UPDATE 3-Venezuela's Chavez may cut short decree rule
* Chavez says may relinquish decree powers by May 1
* Sends message of friendship to Obama
* Offended by soap opera featuring "Little Hugo" dog (Updates with more quotes, details, message to Obama)
By Andrew Cawthorne and Diego Ore
CARACAS, Jan 15 (Reuters) - Denying he was a dictator, Venezuelan President Hugo Chavez offered on Saturday to give up much-criticized decree powers a year ahead of schedule if post-flood emergency measures were implemented quickly.
Addressing parliament, the socialist leader complained he was being "demonized" around the world and was prepared to give up on May 1 the powers he had been granted until mid-2012, months before the presidential election in December 2012 when Chavez plans to run again.
Critics at home and abroad have said Chavez's assumption of decree rule showed he was an autocrat determined to impose Cuban-style communism in the South American OPEC member.
"There is a campaign to make me out to be a devil. ... How on earth can they say the Enabling Law means we are in a dictatorship?" he said of the bill granting him decree powers.
"I am capable of asking this National Assembly to overturn the Enabling Law. ... So if anyone feels restricted (by the law), then I'll send it back, I have no problem."
For full coverage, click [ID:nVEDECREES]
Chavez pledged to work harder and faster to push through decrees by May he says are needed for reconstruction and relief after floods left nearly 140,000 homeless.
"In four to five months we may be able to carry out all the laws to manage the emergency," he said.
Chavez has led Venezuela on an increasingly radical path since 1999 and requested decree powers from the outgoing parliament at the end of last year.
Critics said his real intention was to undermine the incoming National Assembly, which has a greater number of opposition lawmakers who had been relishing the chance to try to block Chavez's agenda.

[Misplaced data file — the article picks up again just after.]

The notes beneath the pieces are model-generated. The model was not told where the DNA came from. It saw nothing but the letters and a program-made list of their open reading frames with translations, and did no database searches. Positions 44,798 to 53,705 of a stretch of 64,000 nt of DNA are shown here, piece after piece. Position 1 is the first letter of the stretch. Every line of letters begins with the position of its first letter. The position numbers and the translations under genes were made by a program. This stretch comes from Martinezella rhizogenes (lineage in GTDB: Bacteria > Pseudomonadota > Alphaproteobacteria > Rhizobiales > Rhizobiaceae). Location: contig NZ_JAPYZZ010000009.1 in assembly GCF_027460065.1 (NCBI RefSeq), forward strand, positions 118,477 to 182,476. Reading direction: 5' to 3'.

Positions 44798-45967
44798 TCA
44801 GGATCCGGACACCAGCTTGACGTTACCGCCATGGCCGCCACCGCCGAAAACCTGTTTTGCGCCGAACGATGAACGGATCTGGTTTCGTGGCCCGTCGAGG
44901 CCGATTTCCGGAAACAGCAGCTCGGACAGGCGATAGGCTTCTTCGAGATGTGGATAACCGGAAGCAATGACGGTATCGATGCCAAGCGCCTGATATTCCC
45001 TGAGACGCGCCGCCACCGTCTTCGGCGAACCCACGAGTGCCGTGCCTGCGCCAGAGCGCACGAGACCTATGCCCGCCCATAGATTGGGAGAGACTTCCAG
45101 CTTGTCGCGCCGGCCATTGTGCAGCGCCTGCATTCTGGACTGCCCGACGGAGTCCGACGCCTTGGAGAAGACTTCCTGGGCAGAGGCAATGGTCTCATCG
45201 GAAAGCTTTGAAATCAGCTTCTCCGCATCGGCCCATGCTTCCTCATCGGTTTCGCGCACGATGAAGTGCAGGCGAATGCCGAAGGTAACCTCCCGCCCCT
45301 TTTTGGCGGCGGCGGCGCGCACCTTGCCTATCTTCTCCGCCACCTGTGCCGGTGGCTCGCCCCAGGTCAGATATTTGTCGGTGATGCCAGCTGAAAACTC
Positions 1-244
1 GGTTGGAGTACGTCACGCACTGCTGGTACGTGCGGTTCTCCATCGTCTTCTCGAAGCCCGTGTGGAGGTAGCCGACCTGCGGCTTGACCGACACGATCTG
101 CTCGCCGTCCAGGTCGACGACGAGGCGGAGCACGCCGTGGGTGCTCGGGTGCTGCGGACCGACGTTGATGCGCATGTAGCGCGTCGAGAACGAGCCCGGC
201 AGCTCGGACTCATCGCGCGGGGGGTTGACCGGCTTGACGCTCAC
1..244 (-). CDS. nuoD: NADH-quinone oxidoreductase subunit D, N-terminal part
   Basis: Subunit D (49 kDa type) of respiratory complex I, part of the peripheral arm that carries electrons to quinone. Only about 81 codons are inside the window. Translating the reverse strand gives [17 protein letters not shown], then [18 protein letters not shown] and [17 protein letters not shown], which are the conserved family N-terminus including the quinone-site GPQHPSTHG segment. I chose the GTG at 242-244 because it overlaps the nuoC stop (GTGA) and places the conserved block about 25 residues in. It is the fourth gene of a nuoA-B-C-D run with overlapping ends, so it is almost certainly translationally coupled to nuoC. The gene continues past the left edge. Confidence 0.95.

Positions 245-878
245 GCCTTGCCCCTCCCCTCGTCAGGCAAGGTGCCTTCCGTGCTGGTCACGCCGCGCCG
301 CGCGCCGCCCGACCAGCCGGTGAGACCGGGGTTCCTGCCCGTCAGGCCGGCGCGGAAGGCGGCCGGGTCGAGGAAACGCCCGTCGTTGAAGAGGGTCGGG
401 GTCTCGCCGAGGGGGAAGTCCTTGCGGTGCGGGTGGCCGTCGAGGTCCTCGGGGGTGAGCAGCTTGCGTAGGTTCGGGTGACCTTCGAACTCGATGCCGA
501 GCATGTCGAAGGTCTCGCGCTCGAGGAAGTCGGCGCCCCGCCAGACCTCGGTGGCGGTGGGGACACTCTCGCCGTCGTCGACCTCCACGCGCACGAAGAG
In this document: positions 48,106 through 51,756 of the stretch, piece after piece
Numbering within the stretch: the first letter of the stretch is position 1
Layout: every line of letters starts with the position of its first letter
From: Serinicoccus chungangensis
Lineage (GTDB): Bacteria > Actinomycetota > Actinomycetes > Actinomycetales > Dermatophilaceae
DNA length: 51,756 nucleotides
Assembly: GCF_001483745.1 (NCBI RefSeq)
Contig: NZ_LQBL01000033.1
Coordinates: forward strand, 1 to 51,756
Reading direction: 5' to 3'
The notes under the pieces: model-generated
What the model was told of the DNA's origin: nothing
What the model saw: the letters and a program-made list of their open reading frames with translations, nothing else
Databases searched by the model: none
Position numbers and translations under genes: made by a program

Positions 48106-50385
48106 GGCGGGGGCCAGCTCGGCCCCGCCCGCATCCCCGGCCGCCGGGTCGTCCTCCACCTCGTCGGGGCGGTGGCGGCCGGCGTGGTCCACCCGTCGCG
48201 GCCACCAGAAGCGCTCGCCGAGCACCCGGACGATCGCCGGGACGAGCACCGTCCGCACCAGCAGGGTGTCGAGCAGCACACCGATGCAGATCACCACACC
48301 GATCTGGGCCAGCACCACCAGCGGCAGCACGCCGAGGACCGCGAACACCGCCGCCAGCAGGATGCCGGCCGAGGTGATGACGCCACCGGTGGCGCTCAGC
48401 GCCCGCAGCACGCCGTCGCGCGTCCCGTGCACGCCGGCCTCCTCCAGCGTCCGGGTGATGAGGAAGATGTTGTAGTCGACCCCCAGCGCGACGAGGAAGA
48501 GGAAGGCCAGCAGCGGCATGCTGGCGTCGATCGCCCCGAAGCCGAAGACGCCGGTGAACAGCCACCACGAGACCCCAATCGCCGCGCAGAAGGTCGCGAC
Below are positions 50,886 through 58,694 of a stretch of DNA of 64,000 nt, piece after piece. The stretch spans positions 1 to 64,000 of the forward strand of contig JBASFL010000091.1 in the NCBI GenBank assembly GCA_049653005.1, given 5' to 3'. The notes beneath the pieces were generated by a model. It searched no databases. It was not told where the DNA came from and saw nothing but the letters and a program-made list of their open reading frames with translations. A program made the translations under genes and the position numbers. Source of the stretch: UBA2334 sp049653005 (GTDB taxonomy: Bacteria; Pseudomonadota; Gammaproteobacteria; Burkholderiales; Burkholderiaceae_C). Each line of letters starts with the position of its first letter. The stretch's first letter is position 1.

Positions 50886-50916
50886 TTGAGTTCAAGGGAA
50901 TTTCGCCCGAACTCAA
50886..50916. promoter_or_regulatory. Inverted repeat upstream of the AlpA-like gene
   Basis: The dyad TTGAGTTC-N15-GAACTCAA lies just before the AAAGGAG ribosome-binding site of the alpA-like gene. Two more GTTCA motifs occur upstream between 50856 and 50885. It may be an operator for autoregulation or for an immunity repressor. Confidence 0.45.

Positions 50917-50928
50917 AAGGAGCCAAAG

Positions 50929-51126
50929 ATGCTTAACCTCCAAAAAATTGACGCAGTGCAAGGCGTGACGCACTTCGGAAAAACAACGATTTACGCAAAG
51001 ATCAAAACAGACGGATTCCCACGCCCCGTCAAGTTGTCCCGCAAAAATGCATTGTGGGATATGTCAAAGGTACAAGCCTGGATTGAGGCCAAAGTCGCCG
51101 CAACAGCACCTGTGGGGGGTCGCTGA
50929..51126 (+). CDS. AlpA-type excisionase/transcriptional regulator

During a speech that was into its sixth hour by early evening, the famously garrulous president welcomed the presence of opposition parties that had returned to parliament for the first time since a 2005 boycott of a legislative election.
"I am very happy to greet the opposition lawmakers. Really, no irony intended," said Chavez, who frequently slams his foes as "ultra-right," "bourgeoisie" and "little Yankees." He chatted and shook hands with them before he spoke.
OFFERS HAND TO OBAMA
The Venezuelan leader also sent a message of friendship to U.S. President Barack Obama, recounting to parliament his recent handshake and chat with U.S. Secretary of State Hillary Clinton during a meeting in Brazil.
"I said to her, 'Tell Obama that this hand I am giving you now, I offer to him too,'" Chavez said.
Political tensions between Washington and Caracas have come to the fore again in recent weeks with Chavez's rejection of Obama's choice of ambassador, and the withdrawal of the Venezuelan envoy's visa in retaliation. [ID:nN30115567]
Chavez took offense at a Colombian soap opera that features a loud and gossipy secretary called "Venezuela" who has a dog called "Little Hugo" in an obvious parody of him.
"What lack of respect for Venezuela. I'm pleased Televen has taken it off the air," Chavez said of the program that private TV station Televen pulled after a complaint from Venezuela's state telecommunications regulator.[ID:nN14201490]
The row over the soap opera, "Chepe Fortuna," comes in the context of constant diplomatic ruptures between the ideologically opposed governments in Bogota and Caracas since Chavez took office.
In his speech to parliament, Chavez also pledged to invest $21 billion over the coming years to increase the OPEC member's electricity capacity by 15,000 megawatts.
Power shortages were a factor hindering Venezuela's economy in 2010. It shrank an estimated 1.9 percent, the only major economy in Latin America still in recession.
Chavez said Venezuela was on the road to recovery and would hopefully grow by more than 2 percent in 2011. (Additional reporting by Deisy Buitrago and Marianna Parraga; Editing by Daniel Wallis and Peter Cooney)
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